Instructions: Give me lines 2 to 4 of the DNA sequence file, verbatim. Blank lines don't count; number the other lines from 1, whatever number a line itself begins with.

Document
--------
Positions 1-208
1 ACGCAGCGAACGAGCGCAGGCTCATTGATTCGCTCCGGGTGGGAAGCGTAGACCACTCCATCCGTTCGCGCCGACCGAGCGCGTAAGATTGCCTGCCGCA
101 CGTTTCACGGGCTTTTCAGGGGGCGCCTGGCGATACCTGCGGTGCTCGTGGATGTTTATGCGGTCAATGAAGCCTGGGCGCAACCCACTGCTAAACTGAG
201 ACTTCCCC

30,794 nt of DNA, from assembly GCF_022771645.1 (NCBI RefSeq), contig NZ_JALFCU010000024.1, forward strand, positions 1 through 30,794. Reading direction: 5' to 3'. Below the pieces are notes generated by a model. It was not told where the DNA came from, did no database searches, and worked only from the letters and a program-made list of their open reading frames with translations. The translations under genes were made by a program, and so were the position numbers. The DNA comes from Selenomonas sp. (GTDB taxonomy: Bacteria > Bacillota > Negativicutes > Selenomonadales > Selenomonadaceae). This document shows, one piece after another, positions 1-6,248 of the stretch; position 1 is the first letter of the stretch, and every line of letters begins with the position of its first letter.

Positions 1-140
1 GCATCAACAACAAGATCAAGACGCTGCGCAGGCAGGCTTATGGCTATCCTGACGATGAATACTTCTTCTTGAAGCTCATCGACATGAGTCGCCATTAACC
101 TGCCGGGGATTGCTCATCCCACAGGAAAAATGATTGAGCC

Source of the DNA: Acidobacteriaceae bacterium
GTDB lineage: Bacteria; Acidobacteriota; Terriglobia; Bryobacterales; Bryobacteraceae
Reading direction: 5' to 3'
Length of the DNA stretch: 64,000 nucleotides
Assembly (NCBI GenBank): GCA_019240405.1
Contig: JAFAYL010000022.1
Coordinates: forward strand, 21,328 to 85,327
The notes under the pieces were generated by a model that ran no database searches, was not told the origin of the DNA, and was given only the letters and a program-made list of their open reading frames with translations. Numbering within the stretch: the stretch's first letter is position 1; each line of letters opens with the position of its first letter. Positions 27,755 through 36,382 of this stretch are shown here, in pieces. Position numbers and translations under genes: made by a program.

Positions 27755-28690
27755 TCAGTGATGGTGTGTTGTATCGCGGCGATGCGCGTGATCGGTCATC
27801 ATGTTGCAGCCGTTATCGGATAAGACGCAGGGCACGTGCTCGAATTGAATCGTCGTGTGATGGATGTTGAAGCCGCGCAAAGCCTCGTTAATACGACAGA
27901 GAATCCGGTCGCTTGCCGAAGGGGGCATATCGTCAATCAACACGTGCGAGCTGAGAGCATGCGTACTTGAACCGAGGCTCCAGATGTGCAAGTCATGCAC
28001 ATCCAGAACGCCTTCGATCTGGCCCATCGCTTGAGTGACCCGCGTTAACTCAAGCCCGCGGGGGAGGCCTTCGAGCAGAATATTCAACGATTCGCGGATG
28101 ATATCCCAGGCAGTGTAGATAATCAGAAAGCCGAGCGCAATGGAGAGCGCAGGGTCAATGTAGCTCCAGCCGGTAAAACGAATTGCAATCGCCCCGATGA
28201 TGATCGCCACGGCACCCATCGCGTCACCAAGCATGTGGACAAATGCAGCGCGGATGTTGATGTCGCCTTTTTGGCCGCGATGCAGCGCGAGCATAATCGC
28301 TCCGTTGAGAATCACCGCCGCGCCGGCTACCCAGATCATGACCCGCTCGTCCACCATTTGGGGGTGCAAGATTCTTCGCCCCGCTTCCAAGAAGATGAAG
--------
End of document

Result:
1 ACGCAGCGAACGAGCGCAGGCTCATTGATTCGCTCCGGGTGGGAAGCGTAGACCACTCCATCCGTTCGCGCCGACCGAGCGCGTAAGATTGCCTGCCGCA
101 CGTTTCACGGGCTTTTCAGGGGGCGCCTGGCGATACCTGCGGTGCTCGTGGATGTTTATGCGGTCAATGAAGCCTGGGCGCAACCCACTGCTAAACTGAG
201 ACTTCCCC